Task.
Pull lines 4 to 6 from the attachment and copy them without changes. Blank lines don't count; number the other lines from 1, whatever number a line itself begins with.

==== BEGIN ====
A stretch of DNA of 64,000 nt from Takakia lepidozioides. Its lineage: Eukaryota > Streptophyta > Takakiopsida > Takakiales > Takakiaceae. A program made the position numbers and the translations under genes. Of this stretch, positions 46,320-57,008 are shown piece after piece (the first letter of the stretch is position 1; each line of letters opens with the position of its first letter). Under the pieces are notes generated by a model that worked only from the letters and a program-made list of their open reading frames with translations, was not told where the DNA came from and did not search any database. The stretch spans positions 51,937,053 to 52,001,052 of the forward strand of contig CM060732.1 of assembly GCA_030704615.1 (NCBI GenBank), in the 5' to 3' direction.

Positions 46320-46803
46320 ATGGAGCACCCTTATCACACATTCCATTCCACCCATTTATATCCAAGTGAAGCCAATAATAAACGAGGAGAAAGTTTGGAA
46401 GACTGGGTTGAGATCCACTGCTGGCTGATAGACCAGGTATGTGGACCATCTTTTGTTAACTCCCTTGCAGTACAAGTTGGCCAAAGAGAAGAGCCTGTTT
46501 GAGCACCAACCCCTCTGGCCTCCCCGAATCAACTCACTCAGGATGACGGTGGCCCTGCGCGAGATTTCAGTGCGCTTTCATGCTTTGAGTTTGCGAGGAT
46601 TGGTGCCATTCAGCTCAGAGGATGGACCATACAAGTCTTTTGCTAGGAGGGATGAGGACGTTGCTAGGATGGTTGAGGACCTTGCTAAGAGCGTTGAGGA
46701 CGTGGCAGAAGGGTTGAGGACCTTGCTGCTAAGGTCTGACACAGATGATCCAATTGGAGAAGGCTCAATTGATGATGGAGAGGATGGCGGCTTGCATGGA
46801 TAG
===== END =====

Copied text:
46401 GACTGGGTTGAGATCCACTGCTGGCTGATAGACCAGGTATGTGGACCATCTTTTGTTAACTCCCTTGCAGTACAAGTTGGCCAAAGAGAAGAGCCTGTTT
46501 GAGCACCAACCCCTCTGGCCTCCCCGAATCAACTCACTCAGGATGACGGTGGCCCTGCGCGAGATTTCAGTGCGCTTTCATGCTTTGAGTTTGCGAGGAT
46601 TGGTGCCATTCAGCTCAGAGGATGGACCATACAAGTCTTTTGCTAGGAGGGATGAGGACGTTGCTAGGATGGTTGAGGACCTTGCTAAGAGCGTTGAGGA